But at this time, you don't think there's a thyroid problem. Is that right?
I guess I have just one more question for you. Today I received a copy of my lab results from the day I was in ER with my anxiety attack. The doctor mentioned to me that my TSH was slightly elevated and gave me a number. So I was concerned and wrote to you about it. He didn't mention these other numbers that are marked abnormal by the lab. I'll give you those. I don't know what's normal, so I don't know how far out of normal these are. Please tell me if these are concerning. My WBC was marked low and the number is 4.54. Something called ALT was marked low and the number is 10. And something called Eosinophils% is marked high and the number is 3.7. Will you please tell me if these are a concern --- I know you said the TSH wasn't worrisome, but now I have these other numbers. Please tell me what they mean. Thank you so much ---- and then maybe I can actually stop worrying!!! Thank you.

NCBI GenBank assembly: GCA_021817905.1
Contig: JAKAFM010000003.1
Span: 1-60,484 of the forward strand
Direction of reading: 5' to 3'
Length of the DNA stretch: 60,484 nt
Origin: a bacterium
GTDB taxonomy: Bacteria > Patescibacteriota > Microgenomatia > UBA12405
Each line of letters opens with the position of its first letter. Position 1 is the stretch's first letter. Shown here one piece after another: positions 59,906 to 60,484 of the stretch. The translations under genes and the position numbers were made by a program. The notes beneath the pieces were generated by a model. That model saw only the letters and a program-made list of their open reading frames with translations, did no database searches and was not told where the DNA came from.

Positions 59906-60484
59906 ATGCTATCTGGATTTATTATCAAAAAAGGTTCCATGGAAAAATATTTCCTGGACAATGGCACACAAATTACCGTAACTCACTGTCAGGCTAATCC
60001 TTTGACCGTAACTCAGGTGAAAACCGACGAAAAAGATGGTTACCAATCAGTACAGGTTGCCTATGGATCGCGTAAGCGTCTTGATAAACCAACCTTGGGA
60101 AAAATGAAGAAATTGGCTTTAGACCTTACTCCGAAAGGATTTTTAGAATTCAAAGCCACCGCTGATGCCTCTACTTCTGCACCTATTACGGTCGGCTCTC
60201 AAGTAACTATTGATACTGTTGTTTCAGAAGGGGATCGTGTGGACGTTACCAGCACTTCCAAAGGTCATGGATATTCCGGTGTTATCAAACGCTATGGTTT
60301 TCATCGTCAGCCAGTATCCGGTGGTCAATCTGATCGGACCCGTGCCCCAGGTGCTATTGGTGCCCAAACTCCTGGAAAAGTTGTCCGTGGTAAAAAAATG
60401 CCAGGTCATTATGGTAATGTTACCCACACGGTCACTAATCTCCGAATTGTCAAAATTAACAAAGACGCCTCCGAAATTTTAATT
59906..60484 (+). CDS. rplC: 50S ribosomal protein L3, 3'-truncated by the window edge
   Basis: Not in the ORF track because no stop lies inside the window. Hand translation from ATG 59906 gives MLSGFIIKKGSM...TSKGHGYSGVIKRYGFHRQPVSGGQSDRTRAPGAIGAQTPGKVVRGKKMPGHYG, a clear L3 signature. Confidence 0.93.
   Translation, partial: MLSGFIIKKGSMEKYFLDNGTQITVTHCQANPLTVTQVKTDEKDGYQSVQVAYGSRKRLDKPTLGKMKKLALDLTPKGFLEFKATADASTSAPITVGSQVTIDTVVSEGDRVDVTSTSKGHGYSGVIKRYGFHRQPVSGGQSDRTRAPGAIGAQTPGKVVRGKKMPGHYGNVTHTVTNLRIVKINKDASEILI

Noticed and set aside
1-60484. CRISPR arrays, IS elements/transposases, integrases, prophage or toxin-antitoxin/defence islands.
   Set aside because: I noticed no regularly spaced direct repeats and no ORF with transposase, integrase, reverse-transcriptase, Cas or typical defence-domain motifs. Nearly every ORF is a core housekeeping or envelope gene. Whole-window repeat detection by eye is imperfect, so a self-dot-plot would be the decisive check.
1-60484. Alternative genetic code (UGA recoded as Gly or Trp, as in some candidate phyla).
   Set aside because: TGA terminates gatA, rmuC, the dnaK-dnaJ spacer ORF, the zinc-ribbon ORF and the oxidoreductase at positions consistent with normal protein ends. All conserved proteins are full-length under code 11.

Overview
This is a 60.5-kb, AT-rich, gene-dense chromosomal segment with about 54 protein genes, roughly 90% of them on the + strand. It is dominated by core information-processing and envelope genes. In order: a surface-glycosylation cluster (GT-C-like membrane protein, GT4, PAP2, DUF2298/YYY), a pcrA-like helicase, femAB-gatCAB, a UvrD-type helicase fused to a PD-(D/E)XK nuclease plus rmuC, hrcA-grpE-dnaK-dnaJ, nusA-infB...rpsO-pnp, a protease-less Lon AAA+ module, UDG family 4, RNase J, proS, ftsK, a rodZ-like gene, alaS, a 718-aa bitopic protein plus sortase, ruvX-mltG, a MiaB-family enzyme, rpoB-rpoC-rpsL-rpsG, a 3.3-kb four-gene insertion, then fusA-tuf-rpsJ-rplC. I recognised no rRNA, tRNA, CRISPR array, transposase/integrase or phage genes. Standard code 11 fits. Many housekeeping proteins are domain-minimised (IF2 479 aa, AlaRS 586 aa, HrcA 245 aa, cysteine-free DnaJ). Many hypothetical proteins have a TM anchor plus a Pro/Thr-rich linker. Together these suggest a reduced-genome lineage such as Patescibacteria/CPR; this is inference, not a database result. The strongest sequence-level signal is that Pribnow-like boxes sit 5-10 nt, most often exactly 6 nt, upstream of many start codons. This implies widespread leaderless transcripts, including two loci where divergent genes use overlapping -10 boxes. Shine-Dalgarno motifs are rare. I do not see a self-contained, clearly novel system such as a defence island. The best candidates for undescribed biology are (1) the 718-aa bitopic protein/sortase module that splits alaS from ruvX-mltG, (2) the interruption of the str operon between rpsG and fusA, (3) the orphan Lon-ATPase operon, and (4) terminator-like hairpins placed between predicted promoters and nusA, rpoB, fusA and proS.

I would like to leave a wonderful rating, but I can't do that until I hear from you again. Thank you.
Answered by Dr. Ivan R. Rommstein 7 days later
Brief Answer:

Detailed Answer:
If there is hypothyreosis than bp will be lower, if there is hyperthyreosis then it will be higher. these BP values that you mention are completely fine.So you would have some other symptoms and other tsh,t4 levels if there is thyroid disorder.

Well,wbc 4.54 can be highlighted as low in some laboratories, actually,normal range of wbc is 4.5-10.8 but each hospital may have some varieties in these normal value range. in every case, this is not abnormal wbc and it isnt indciating anything. if you repeat it today it may be 5,or 6 or higher so it also fluctuates rapidly.
The same goes with ALT which is one of the liver enymes, and when it is elevated it can indicate liver damage. it is much better that it is low than high.
This is normal eosinophyles count. if these are only abnoirmal blood tests then you are really healthy.
Above answer was peer-reviewed by